The 17th Amendment was approved by Congress on May 17, 1912. This change in Constitution removed the power of States to appoint Senators and provided for Senators "elected by the people thereof, for six years." This change still preserved the idea that States should have distinct representation in our constitutional democratic republic. Klein seems to find that idea offensive.
Klein does not like the idea that California, with a massive population, has the same representation as North Dakota, a state with a small population. In short, Klein argues against the idea of Federalism.
From Klein's Washington Post blog entry:
I've never understood this sort of thing, and said so in the panel. The Founders didn't wisely orient the Senate around states. They pragmatically oriented the Senate around states. But now that we've been the United States of America for a while and none of the states seem likely to secede, the fact that California has 69 times more people than Wyoming but the same representation in the Senate is an offensive anachronism, at least to Californians. I went on to say that at this point in history, if we wanted the upper body to be based around quotas, then income, age bracket and education made more sense than states. Then I came home and read Kevin Drum's post echoing Larry Bartels's research (pdf) showing "that the responsiveness of senators to the views of the poor and working class is....zero. Or maybe even negative. And that's true for both parties. The middle class does better — again, with both parties — and high earners do better still." Conversely, the body's responsiveness to the views of North Dakota's farmers is really incredible. Back in February, Annie Lowrey* wrote a piece estimating the Senate's composition if it was organized around income, gender and race, and age.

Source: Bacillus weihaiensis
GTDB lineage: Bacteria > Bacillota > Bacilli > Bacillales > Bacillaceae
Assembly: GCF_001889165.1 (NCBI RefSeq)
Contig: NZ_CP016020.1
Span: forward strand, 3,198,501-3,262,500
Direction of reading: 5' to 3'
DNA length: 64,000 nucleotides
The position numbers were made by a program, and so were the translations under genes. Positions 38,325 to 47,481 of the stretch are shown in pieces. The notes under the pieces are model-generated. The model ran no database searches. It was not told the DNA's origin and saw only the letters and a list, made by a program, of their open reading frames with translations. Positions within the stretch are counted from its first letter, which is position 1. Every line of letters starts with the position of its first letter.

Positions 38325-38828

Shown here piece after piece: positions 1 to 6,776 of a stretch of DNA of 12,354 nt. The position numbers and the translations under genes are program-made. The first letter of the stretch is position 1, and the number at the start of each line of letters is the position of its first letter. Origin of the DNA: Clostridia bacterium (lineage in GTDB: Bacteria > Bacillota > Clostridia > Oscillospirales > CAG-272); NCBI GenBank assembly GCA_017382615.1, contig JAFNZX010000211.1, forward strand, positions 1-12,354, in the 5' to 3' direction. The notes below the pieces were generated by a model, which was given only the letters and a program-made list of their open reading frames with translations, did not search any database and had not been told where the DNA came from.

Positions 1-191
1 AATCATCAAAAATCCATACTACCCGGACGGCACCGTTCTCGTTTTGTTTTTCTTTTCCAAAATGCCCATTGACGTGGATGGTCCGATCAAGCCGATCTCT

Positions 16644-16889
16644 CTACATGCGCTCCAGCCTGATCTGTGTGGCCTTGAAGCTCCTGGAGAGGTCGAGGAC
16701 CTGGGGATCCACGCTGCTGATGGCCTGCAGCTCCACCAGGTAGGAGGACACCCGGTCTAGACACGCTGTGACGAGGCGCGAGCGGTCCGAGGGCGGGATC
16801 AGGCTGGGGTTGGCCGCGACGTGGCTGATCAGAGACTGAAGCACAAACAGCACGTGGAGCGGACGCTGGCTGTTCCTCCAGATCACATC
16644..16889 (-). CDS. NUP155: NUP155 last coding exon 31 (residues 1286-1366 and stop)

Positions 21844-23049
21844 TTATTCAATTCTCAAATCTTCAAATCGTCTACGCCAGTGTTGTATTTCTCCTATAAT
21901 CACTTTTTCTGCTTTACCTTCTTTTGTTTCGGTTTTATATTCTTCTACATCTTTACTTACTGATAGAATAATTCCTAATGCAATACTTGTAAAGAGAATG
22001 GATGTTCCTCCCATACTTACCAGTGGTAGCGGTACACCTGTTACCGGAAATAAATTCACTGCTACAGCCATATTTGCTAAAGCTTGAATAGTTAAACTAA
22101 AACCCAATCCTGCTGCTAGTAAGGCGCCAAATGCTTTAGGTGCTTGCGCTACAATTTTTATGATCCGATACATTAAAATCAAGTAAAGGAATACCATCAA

I disagree with Klein for many reasons. We live in a federal republic and one that was formed to represent the will of the people and the interests of states. Federalism is the understanding that the State as a unit is a better means of governance for the traditional police powers of a state than putting all power in a federal government. Our Founders were wise and they wanted to see a separation of powers between the Executive, Legislative and Judicial branches of government. They also crafted the Great Compromise to make sure that one chamber of the legislature was purely democratic in nature and the other represented the distinct interests of different States.
Klein also made a statement at the end of his attack on the idea of States Rights that is offensive to those who revere our Founding Fathers. Klein made an offensive comment that he is wiser than men who spilled their own blood to form our union.
At about 1:33 into this clip Klein trashes our Founding Fathers.
I think our veneration for the Founders is something that occasionally perplexes me.
This is a truly outrageous statement and is evidence of Progressives distain for our Founding Fathers. This argument is also evidence of Progressives push to centralize power in one federal government with not regard for States Rights, in the sense of a State having distinct representation in the Senate. Clearly we had a strong difference of opinion on the Senate filibuster, yet the statement from Klein about the Founders and the Senate should provide a glimpse into the agenda of progressivism.